The men at the University of California-Riverside recently raised $15,947 for their philanthropy, Miss Minerva, this spring. The total actually surpassed their previous record of $11,000. All proceeds will go to the Children’s Miracle Network.
Miss Minerva has been the chapter’s philanthropy for seven years and the men at California Omicron have increased their total each year since it launched.
The event followed the previous year’s format of a points-based system where each participating contestant earns points for each student organization participating via various fundraising events, competitions, and social media outreach. The points raise money and awareness for the Children’s Miracle Network.
Philanthropy chairmen Vincent Castro ’21 and Bryce Biship ’21 organized this year’s record-breaking event that has grown each year the chapter has launched it.
It’s something pretty important to us,” Castro said. “We wanted to do it for the kids so we wanted to continue to do it even though we were in an online situation for school.”
Normally the chapter will have a table set up on campus for the event. With the event virtual this year due to the COVID-19 pandemic, organizations got involved through the live feature on Instagram.
“We kind of restructured the whole thing to bring it to an online environment and it was crazy successful,” Biship said.
Three days a week for three weeks, the chapter would do Instagram Live posts where brothers and other members of the Greek community could join and interact and donate to the philanthropy.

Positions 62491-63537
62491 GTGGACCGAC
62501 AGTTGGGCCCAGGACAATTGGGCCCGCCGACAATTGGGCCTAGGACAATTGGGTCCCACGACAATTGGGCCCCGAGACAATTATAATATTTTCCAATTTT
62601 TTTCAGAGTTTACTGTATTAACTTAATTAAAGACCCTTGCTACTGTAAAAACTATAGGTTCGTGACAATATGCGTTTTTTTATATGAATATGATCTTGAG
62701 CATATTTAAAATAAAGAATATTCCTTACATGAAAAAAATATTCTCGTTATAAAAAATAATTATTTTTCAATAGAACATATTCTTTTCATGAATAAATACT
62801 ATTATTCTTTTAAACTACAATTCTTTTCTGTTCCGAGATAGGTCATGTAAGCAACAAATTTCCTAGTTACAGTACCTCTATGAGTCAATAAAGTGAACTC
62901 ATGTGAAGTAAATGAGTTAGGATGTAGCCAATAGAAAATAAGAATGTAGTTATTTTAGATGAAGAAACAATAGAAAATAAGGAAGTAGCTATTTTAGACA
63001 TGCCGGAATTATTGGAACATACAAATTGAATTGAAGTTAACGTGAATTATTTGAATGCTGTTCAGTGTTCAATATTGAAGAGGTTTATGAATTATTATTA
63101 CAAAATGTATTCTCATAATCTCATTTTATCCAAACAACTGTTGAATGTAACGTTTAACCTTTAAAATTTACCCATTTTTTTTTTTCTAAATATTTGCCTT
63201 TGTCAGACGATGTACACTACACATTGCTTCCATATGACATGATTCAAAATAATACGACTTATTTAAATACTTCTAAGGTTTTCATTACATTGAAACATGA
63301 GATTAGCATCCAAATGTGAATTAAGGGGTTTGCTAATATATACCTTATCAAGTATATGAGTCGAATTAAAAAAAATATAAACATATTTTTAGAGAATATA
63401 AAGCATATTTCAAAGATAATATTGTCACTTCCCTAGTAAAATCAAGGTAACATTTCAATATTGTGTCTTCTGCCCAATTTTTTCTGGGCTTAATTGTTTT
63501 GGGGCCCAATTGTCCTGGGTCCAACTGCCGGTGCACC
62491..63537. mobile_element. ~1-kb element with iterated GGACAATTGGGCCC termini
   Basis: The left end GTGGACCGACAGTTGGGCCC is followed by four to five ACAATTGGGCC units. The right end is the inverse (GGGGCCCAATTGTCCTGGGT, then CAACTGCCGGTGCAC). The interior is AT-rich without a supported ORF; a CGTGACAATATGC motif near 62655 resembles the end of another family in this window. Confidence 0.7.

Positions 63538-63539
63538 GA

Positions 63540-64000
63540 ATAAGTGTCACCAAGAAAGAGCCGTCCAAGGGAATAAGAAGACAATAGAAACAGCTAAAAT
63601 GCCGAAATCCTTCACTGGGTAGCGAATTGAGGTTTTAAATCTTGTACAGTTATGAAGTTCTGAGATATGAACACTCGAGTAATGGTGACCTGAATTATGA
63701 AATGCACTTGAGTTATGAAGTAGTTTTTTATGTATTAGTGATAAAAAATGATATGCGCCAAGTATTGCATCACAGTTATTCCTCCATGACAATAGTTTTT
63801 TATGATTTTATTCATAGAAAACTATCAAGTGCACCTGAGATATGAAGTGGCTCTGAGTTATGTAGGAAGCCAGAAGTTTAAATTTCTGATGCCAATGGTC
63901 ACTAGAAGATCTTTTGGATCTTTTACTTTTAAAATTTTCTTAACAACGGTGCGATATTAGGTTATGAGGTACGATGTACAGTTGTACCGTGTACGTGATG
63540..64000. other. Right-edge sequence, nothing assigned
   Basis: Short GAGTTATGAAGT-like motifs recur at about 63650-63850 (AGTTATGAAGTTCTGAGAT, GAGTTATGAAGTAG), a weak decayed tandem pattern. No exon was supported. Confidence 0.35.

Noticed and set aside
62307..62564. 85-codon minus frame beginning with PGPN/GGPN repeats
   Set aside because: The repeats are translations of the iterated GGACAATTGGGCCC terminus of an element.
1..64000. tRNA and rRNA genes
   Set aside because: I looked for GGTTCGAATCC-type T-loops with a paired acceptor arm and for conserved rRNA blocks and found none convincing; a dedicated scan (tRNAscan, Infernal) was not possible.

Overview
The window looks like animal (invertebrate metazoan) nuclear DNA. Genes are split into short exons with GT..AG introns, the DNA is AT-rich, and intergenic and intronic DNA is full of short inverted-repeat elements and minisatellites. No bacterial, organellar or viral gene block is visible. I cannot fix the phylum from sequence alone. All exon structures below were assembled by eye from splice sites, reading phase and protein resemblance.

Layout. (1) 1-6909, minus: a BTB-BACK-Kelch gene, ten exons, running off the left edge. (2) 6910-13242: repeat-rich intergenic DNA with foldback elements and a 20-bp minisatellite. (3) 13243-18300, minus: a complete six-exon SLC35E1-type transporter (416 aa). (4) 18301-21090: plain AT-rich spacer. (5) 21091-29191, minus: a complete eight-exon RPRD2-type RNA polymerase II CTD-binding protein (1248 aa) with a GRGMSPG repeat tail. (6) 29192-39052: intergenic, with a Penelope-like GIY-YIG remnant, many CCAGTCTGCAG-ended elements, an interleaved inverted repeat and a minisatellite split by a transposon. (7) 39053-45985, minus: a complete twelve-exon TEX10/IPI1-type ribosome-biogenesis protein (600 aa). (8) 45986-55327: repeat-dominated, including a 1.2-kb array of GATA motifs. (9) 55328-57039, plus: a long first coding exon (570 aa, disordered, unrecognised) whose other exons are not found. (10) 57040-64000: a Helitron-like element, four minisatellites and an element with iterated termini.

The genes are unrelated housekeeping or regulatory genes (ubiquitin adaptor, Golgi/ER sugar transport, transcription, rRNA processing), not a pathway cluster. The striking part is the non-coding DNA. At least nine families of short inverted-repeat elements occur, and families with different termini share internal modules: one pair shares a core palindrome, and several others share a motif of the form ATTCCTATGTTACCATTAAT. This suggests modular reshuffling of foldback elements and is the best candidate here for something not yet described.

One of the popular events the chapter would conduct live has become known as PiAlpha, where if you donated to the cause, brothers would get pied in the face.
The final point of the event was a pageant contest.
“It’s really great because sometimes the girls either have family that was treated by Children’s Miracle Hospitals and there’s a lot of really close ties to this and it always comes through,” Biship said. “You never really expect it, but every time the contestants have some big tie to it.”
“We’re a small chapter, about 30-35 members, so, everyone in the chapter stepped up and helped.”
In past years, the chapter had only got involved with panhellenic sororities but this year they included many other organizations in the greek community to create more inclusion.
“We really see this event as a huge outreach where we can kind of show what greek life is all about and kind of remove the negative stigma towards it,” Biship said.
The men from California Omicron have been on campus at California Riverside since 1990.